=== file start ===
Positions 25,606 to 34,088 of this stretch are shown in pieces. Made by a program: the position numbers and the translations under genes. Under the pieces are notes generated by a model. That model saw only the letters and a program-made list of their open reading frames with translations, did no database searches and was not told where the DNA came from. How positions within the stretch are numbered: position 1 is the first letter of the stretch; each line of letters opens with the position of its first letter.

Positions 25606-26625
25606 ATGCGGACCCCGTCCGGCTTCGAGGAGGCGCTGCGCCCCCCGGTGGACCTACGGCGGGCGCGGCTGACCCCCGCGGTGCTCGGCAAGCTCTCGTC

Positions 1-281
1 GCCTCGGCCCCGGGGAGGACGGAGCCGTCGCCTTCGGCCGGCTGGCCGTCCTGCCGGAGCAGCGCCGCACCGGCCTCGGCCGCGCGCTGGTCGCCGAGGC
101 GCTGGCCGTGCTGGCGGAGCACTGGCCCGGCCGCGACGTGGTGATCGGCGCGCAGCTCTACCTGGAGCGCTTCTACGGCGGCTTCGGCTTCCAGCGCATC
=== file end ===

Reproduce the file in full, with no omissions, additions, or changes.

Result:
Positions 25,606 to 34,088 of this stretch are shown in pieces. Made by a program: the position numbers and the translations under genes. Under the pieces are notes generated by a model. That model saw only the letters and a program-made list of their open reading frames with translations, did no database searches and was not told where the DNA came from. How positions within the stretch are numbered: position 1 is the first letter of the stretch; each line of letters opens with the position of its first letter.

Positions 25606-26625
25606 ATGCGGACCCCGTCCGGCTTCGAGGAGGCGCTGCGCCCCCCGGTGGACCTACGGCGGGCGCGGCTGACCCCCGCGGTGCTCGGCAAGCTCTCGTC

Positions 1-281
1 GCCTCGGCCCCGGGGAGGACGGAGCCGTCGCCTTCGGCCGGCTGGCCGTCCTGCCGGAGCAGCGCCGCACCGGCCTCGGCCGCGCGCTGGTCGCCGAGGC
101 GCTGGCCGTGCTGGCGGAGCACTGGCCCGGCCGCGACGTGGTGATCGGCGCGCAGCTCTACCTGGAGCGCTTCTACGGCGGCTTCGGCTTCCAGCGCATC